Burks' current reality didn't seem plausible during the onset of his career. During his first five seasons, he averaged 10.6 points, 2.9 rebounds and 1.9 assists per game, and that performance led to a four-year, $42 million contract in 2014. Then, his base began to crumble, as a series of stress fractures limited the wing to just 100 games over a two-year period, putting the stability of his career in peril.

Last season, Burks was traded three times, finishing the season averaging just 1.7 points, 1.7 rebounds and 0.8 assists in 13 games with the Sacramento Kings. In July, Burks agreed to a deal with the Thunder, believing he'd play with Paul George and Russell Westbrook. When both were traded, he was let out of his contract, ultimately signing a one-year deal with the Warriors for basic factors.

"I just knew it was championship-oriented because they were winning so much," he said. "I could see how Steve [Kerr] coached them from afar and the way they worked."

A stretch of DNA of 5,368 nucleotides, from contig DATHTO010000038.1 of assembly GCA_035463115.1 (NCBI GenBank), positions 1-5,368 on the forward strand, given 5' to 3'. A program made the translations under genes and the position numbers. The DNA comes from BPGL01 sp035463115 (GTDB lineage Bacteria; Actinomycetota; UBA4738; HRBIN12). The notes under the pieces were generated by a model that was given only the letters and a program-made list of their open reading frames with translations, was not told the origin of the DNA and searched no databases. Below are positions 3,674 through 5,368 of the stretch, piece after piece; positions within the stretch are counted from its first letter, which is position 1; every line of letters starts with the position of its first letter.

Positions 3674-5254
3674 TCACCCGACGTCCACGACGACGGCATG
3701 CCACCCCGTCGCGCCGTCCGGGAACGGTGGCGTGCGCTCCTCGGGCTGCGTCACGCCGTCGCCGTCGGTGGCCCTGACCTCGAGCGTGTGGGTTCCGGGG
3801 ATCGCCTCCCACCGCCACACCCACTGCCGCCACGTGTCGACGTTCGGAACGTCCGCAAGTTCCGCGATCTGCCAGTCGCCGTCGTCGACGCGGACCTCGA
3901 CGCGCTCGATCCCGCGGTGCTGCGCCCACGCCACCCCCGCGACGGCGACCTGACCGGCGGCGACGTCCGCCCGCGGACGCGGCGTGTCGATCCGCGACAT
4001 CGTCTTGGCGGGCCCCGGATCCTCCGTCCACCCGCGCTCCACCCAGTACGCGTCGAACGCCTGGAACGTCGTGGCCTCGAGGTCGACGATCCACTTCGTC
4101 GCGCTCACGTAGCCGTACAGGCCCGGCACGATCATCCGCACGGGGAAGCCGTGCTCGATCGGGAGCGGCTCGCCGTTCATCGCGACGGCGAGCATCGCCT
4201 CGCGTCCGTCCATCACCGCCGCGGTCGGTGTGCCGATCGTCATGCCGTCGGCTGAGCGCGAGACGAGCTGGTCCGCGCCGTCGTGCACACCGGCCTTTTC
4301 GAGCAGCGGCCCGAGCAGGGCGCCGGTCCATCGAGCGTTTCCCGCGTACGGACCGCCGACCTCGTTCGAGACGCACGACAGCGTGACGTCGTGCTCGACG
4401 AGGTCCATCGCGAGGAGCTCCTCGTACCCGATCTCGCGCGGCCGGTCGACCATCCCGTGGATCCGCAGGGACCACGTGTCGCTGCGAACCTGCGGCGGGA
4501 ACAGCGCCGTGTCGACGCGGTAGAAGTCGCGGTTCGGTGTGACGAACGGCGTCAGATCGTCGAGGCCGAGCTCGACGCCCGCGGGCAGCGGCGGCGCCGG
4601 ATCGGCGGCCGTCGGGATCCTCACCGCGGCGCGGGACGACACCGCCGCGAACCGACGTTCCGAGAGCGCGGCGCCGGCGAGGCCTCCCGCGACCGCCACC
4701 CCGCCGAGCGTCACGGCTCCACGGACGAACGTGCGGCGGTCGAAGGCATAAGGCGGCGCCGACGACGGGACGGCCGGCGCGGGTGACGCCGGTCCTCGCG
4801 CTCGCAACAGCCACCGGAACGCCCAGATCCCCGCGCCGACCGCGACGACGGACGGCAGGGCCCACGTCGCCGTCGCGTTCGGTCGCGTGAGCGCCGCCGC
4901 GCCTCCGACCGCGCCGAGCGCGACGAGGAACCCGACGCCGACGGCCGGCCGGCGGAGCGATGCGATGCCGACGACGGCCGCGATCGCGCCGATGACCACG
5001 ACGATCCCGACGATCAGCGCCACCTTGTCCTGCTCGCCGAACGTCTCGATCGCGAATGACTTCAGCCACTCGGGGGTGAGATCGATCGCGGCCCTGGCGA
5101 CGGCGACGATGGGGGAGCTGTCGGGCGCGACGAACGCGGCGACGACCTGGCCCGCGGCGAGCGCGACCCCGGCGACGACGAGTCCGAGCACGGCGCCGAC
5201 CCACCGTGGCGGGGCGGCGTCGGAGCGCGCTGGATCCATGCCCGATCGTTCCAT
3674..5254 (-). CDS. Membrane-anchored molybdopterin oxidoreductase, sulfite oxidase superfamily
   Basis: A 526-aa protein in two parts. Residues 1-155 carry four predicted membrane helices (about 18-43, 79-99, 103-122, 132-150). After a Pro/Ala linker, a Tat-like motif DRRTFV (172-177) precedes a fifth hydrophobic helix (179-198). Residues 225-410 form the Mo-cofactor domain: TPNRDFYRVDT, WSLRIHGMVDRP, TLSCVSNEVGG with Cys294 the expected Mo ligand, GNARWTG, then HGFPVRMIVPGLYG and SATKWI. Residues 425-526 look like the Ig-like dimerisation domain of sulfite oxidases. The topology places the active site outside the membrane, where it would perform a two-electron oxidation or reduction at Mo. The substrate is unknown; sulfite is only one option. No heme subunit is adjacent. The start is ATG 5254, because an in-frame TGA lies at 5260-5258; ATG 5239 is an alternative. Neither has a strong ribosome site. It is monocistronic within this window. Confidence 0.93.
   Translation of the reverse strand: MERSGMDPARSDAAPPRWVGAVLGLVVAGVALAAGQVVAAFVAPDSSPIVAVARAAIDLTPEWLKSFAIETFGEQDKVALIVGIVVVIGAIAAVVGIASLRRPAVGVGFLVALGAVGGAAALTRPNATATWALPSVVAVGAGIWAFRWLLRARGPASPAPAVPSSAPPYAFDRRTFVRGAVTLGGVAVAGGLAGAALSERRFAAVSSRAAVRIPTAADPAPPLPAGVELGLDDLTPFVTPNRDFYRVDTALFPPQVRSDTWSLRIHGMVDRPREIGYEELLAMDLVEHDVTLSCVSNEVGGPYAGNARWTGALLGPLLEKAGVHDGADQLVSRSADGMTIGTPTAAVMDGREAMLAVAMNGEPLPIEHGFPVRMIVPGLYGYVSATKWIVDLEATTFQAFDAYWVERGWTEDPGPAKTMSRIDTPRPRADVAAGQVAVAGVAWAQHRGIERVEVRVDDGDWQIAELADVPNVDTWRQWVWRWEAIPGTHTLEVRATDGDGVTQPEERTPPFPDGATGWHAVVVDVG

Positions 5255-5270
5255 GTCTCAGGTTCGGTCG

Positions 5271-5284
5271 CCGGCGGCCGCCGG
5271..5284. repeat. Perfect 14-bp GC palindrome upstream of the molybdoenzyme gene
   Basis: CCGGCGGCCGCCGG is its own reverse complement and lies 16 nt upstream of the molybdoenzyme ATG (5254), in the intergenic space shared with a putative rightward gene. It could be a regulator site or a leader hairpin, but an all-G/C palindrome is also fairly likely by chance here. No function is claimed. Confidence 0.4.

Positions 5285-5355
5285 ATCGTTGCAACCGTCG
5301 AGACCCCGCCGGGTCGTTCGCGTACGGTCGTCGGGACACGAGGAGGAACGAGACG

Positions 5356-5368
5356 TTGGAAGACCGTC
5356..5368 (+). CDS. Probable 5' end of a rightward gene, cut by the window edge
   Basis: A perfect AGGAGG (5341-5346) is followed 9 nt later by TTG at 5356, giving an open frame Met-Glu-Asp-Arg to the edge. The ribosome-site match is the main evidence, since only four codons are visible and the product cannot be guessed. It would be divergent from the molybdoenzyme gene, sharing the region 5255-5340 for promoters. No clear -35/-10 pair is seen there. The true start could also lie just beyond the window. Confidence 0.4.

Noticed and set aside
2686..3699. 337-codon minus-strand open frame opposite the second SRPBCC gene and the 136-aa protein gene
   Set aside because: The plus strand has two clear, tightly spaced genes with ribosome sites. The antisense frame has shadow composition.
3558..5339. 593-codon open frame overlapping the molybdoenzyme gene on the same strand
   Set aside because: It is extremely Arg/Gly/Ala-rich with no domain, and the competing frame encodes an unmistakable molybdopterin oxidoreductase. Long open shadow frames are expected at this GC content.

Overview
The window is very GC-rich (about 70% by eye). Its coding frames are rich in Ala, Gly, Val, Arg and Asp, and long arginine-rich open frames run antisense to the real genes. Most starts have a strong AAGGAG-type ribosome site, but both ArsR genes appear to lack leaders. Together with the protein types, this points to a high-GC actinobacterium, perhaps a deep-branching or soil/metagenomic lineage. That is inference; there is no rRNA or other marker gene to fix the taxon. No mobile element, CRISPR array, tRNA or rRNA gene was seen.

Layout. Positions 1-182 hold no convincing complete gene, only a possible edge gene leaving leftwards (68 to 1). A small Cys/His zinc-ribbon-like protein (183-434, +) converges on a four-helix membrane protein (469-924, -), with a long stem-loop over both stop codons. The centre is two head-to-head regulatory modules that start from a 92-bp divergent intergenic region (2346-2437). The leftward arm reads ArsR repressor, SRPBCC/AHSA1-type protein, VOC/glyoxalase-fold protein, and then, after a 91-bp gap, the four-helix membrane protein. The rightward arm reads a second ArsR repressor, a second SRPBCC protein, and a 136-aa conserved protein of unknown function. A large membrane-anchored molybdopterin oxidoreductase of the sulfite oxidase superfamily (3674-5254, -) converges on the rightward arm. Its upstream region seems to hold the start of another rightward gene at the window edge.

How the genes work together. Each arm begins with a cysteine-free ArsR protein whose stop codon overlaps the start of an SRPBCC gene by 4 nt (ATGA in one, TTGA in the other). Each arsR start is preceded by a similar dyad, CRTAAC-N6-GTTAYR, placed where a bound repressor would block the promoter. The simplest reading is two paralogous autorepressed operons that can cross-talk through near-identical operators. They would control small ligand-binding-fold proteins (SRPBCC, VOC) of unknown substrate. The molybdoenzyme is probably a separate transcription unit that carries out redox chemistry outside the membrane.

While he's shooting just 42 percent for the season, Burks has shown an ability to score in spurts. Last month against the Grizzlies, he scored 17 of his team-high 29 points in the first half, adding eight rebounds in 36 minutes, helping the Warriors to their second win of the season.

With the Warriors in transition, Burks says he wants to be a part of their climb back to championship form.

"Now I'm a part of it, I just see how everything is laid back," he said. "They work hard, and they go about their business and have fun doing it."

While Burks sees a future in the Bay, his comfort level in Salt Lake is apparent. Just before Golden State's last matchup with Utah more than two weeks ago, Burks spent an extra 15 minutes on the floor conversing with old teammates and arena staff following his pregame workout, an ode to the stability he once had.

"I built real relationships with everybody in the arena. Not just the players but people that worked for the team. People that work in the arena," he said. "They showed me love, so I show them love back."

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Burks might have an opportunity to build that in the Bay for years to come, but as he knows all too well, that opportunity won't be promised.

"You never know in this league," he said. "You never know."